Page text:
Advances in Prostate Cancer Research and TreatmentView this Special Issue
Research Article | Open Access
Claudio Festuccia, Andrea Mancini, Giovanni Luca Gravina, Luca Scarsella, Silvia Llorens, Gonzalo L. Alonso, Carla Tatone, Ernesto Di Cesare, Emmanuele A. Jannini, Andrea Lenzi, Anna M. D’Alessandro, Manuel Carmona, "Antitumor Effects of Saffron-Derived Carotenoids in Prostate Cancer Cell Models", BioMed Research International, vol. 2014, Article ID 135048, 12 pages, 2014. https://doi.org/10.1155/2014/135048
Antitumor Effects of Saffron-Derived Carotenoids in Prostate Cancer Cell Models
Crocus sativus L. extracts (saffron) are rich in carotenoids. Preclinical studies have shown that dietary intake of carotenoids has antitumor effects suggesting their potential preventive and/or therapeutic roles. We have recently reported that saffron (SE) and crocin (CR) exhibit anticancer activity by promoting cell cycle arrest in prostate cancer (PCa) cells. It has also been demonstrated that crocetin esters are produced after SE gastrointestinal digestion by CR hydrolysis. The aim of the present report was to investigate if SE, crocetin (CCT), and CR affected in vivo tumor growth of two aggressive PCa cell lines (PC3 and 22rv1) which were xenografted in male nude mice treated by oral gavage with SE, CR, and CCT. We demonstrated that the antitumor effects of CCT were higher when compared to CR and SE and treatments reverted the epithelial-mesenchymal transdifferentiation (EMT) as attested by the significant reduction of N-cadherin and beta-catenin expression and the increased expression of E-cadherin. Additionally, SE, CR, and CCT inhibited PCa cell invasion and migration through the downmodulation of metalloproteinase and urokinase expression/activity suggesting that these agents may affect metastatic processes. Our findings suggest that CR and CCT may be dietary phytochemicals with potential antitumor effects in biologically aggressive PCa cells.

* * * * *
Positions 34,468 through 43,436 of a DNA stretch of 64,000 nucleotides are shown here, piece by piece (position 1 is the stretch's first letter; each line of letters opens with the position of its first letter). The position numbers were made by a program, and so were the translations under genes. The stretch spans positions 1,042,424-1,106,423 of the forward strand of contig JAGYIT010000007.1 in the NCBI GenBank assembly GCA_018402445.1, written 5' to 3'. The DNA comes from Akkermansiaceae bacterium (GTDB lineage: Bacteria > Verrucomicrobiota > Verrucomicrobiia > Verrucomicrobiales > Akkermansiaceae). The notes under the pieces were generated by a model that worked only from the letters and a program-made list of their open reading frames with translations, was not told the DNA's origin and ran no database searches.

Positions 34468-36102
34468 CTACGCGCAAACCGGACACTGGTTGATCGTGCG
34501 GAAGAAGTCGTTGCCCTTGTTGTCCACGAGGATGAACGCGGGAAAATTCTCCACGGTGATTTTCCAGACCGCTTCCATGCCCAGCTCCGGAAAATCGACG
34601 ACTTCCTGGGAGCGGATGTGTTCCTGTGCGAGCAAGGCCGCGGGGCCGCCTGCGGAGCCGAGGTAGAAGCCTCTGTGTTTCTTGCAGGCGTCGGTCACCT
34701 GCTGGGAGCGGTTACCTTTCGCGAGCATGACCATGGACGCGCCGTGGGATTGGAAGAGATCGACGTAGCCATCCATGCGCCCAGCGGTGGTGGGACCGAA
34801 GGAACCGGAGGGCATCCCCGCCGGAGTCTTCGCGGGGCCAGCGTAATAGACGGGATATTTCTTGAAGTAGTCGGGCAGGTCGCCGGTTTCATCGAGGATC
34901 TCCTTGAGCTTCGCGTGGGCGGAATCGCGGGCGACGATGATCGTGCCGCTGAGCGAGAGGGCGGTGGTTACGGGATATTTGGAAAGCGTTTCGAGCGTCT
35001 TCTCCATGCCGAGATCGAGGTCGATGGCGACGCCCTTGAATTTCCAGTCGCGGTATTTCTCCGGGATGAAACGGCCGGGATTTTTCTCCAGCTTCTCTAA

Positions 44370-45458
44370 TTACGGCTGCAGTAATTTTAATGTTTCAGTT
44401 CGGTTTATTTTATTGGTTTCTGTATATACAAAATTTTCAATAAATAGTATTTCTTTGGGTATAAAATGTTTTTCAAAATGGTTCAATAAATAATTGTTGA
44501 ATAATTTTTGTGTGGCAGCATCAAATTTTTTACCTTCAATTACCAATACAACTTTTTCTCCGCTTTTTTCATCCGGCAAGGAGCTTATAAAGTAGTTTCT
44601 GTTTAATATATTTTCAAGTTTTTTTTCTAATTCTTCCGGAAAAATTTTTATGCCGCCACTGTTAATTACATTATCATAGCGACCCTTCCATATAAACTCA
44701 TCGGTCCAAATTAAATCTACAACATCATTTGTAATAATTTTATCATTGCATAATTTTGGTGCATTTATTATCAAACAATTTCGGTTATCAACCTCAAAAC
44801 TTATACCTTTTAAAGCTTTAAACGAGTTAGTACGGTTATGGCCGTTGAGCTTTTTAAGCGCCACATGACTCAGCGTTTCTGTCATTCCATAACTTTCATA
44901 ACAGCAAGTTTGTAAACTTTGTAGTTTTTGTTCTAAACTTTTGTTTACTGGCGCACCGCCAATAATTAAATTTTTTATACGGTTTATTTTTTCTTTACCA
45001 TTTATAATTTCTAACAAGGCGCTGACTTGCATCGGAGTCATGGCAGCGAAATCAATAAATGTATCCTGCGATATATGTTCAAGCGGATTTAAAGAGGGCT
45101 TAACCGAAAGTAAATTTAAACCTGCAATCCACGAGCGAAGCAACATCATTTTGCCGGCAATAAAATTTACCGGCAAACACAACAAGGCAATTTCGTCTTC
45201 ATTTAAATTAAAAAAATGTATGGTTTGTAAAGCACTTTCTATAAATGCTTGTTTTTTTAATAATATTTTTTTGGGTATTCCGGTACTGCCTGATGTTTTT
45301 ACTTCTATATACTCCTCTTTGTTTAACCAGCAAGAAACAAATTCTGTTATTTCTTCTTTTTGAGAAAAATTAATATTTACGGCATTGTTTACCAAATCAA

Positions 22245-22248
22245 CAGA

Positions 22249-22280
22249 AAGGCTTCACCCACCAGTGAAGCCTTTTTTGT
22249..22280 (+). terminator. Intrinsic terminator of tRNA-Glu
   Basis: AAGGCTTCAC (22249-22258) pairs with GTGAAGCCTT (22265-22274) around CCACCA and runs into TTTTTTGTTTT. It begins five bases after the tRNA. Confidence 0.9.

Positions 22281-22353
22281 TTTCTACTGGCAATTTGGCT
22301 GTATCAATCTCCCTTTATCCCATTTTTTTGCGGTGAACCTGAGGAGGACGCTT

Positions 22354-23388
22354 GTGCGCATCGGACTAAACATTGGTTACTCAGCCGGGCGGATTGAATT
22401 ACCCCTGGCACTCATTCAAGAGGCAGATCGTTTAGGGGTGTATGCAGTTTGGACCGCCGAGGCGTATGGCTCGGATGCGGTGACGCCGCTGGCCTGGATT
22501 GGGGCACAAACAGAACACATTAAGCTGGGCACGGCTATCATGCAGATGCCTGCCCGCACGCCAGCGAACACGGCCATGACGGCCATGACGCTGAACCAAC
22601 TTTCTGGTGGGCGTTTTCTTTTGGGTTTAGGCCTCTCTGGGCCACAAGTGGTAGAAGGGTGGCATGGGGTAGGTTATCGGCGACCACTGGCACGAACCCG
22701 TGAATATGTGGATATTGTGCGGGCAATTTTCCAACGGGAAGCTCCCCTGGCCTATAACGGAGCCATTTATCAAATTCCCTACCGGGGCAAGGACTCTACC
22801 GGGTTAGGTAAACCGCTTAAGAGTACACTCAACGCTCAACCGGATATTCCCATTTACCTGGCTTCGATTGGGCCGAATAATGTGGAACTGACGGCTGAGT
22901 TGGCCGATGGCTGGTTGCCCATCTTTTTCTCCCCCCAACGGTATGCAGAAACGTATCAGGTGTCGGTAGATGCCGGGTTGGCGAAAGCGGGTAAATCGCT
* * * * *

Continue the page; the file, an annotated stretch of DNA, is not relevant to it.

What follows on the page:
The need for anticancer drugs with high efficacy and low toxicity has led to studies evaluating putative antineoplastic factors in fruits, vegetables, herbs, and spices. Natural products are grouped into three main categories: phenylpropanoids, isoprenoids, and alkaloids, which are widely distributed in plant foods and medicinal herbs [1–3] and are crucial to human nutrition and health. Saffron, the dry stigmas of the plant Crocus sativus L., belongs to the Iridaceae family and is cultivated in Iran, Spain, Greece, and Italy [4–9]. This is widely known as a spice and its uses in traditional medicine are well established [10, 11]. Major constituents of saffron extracts (SE) belong to the category of carotenoids. The highly water-soluble carotenoids, crocins, are responsible for the majority of its color and represent the major components of SE. The bitter taste of saffron is attributed to picrocrocin, a degradation product of the zeaxanthin carotenoid and also a monoterpene glycoside precursor of safranal. Safranal is an aromatic aldehyde that is the main component of plant volatile oil [12, 13]. Studies in animal models and with cultured human malignant cell lines have demonstrated antitumor and anticancer activities of SE [11, 14–19]. The mechanisms underlying cancer chemopreventive activities of SE include (i) inhibition of synthesis of DNA and RNA, but not protein ; (ii) ability to scavenge free radicals [20, 21]; (iii) involvement in the metabolic conversion of carotenoids to retinoids ; (iv) direct or indirect interactions with topoisomerase II ; (v) promotion of interactions mediated via lectins ; and (vi) downregulation of the expression of the catalytic subunit of the human telomerase, hTERT .
We have previously demonstrated that SE and CR possessed in vitro antiproliferative/cytostatic effects in prostate cancer cells  with low proapoptotic activity. Here, two aggressive prostate cancer cell lines, PC3 and 22rv1, were xenografted into nude mice and tumor-bearing animals were treated by oral gavage with saffron extract (300 mg/Kg/day), crocin (200 mg/Kg/day), and crocetin (30 mg/Kg/day) after the development of palpable tumors. The addition of CCT as an additional experimental group was due to the evidence that crocetin esters are produced after SE gastrointestinal CR hydrolysis [24, 25]. Interestingly, we observed that CCT showed the strongest antitumor effects when compared to CR and SE and this was in agreement with the data observed in vitro. The major potential mechanism that may explain the antitumor activity of SE and its components CR and CCT is the direct interference with topoisomerase II inducing DNA damage and apoptosis and the reversion of epithelial-mesenchymal transition (EMT), a critical event in the progression of cancer.
2. Material and Methods
All the materials for tissue culture were purchased from Hyclone (Cramlington, NE, USA). Plasticware was obtained from Nunc (Roskilde, Denmark). Antibodies were purchased from Santa Cruz (Santa Cruz, CA, USA) unless otherwise indicated.
2.2. Saffron Spice and Crocin Preparation